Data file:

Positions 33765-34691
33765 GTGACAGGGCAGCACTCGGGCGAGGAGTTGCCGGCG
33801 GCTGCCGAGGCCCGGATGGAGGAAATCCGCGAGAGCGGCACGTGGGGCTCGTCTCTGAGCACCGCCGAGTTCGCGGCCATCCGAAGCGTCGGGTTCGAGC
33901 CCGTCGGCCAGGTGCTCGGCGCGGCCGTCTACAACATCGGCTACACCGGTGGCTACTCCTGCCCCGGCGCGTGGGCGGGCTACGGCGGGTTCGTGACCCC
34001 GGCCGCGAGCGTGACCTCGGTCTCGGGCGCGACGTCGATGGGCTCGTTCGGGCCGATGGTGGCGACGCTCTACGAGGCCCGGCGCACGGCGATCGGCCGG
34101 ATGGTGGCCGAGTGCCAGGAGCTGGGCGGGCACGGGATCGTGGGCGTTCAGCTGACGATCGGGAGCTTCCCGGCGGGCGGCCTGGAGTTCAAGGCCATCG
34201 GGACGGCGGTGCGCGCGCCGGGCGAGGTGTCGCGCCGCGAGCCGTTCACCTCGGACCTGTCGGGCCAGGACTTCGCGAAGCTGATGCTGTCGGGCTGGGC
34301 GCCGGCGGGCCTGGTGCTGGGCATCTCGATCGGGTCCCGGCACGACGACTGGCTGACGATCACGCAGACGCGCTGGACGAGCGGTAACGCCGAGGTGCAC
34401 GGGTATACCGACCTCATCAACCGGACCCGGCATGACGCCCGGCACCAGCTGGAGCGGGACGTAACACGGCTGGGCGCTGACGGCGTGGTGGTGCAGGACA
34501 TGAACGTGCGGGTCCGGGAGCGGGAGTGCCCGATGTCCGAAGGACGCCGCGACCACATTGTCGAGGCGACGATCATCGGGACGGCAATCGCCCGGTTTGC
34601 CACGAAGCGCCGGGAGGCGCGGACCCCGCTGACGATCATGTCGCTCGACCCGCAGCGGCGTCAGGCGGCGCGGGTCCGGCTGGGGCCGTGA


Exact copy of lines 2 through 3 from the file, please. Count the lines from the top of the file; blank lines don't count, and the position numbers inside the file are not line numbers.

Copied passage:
33765 GTGACAGGGCAGCACTCGGGCGAGGAGTTGCCGGCG
33801 GCTGCCGAGGCCCGGATGGAGGAAATCCGCGAGAGCGGCACGTGGGGCTCGTCTCTGAGCACCGCCGAGTTCGCGGCCATCCGAAGCGTCGGGTTCGAGC